"[...] I was five or six years old but I remember well...the cotton burrs are dry, spiky and sharp soaring your hands, I still remember the sore on my fingertips. However, there was a competition on the harvest: the heavier the cotton sack, the more money you make. This never was easy, but we tried to enjoy the fields as there were little alternatives."
"vision and hearing are capable of providing reasonably fine-grained spatial and temporal information. each sensory system can provide ‘missing pieces’ [...] the visual system, although generally excellent at providing spatial information, cannot detect the locations of occluded objects, objects located beyond the field of view, or objects in the dark.
The auditory system is capable of filling in these lacunae."
Bulkin & Groh, 2006
As the Attitude-Behaviour Gap usually explains consumer behaviour, it is not only restricted to this one actor. However, in light of my in-depth consumer, retail, and supply chain research in the field, I observed this gap and heavy disconnection over many years among fashion managers and academics. While there has been a positive development in attitude, awareness and accountability towards environmental and social issues in the fashion industry, yet professionals lack of knowledge and insights about the entire supply chain they are engaged in. As a consequence, key decision-makers and top-managers who align the strategic direction of the fashion brand/retailer, but also key divisions for sustainable development e.g. Designers, Merchandisers, and Sourcing Managers ignore the far-reaching effects on their supply chains and the environment given their actions and decisions: their behaviour.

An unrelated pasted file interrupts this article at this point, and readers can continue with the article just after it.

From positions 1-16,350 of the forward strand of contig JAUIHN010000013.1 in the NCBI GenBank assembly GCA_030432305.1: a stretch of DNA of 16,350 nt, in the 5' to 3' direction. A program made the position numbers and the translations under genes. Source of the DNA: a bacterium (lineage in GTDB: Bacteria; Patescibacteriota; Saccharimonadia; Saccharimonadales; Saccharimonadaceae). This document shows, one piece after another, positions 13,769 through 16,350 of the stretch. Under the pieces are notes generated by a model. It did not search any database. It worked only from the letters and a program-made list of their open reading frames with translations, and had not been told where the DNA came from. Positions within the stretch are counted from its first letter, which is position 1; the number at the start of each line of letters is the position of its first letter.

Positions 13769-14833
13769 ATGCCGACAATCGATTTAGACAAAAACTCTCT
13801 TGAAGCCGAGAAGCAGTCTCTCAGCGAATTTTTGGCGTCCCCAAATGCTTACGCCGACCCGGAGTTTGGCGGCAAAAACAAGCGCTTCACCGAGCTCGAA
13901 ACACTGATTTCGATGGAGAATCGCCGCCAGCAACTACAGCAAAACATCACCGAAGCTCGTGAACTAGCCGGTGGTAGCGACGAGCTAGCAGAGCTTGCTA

Therefore, Sound of Garments strives to bring the upstream supply chain closer to professionals and civil society by sharing deep insights from the researchers perspective, uplifting the suppliers voice and providing insights about the involved people and resources to emotionalize and highlight that the garments in our wardrobes are handcrafted, made by people who deserve more than just a minimum wage.
Successful managers inform their decision making with science based input for three primary reasons:
evaluating performance, identifying problems, and uncovering opportunities.
It is vital for managers to embrace the combination of experience, knowledge and science-based insights to inform their strategic and operational decisions on sustainability.
My scrutiny started with the story of my mum. While studying Fashion management, the story inspired me to see the people behing each garment we wear daily. These stories were missing in the entire study.
highly disconnected. fashion designers, managers, and personnel literally dont know the supply chain processes behind each garment they create, market and sell.
I was five or six years old but I remember well...
the sound of the farm tractors is still in my ears, collecting all the people from the villages near by for cotton picking. Together with my mother and other relatives I joined the escort to the cotton farms since all the kids never have been left home alone. Arriving in the fields the farmers assigned us into groups and gave each these giant jute sacks. It was hot, incredibly hot, and kids have been usually asked to sit under trees to find shady places protected by the leafes. However, most of the kids wanted to help their mothers. I was never able to merely watch my mother filling the jute sacks under the burning sun, so I stepped over to help harvesting the cotton from the cracked bolls.
The cotton burrs are dry, spiky and sharp soaring your hands, I still remember the sore on my fingertips. However, there was a competition on the harvest: the heavier the cotton sack, the more money you make. This never was easy, but we tried to enjoy the fields as there were little alternatives."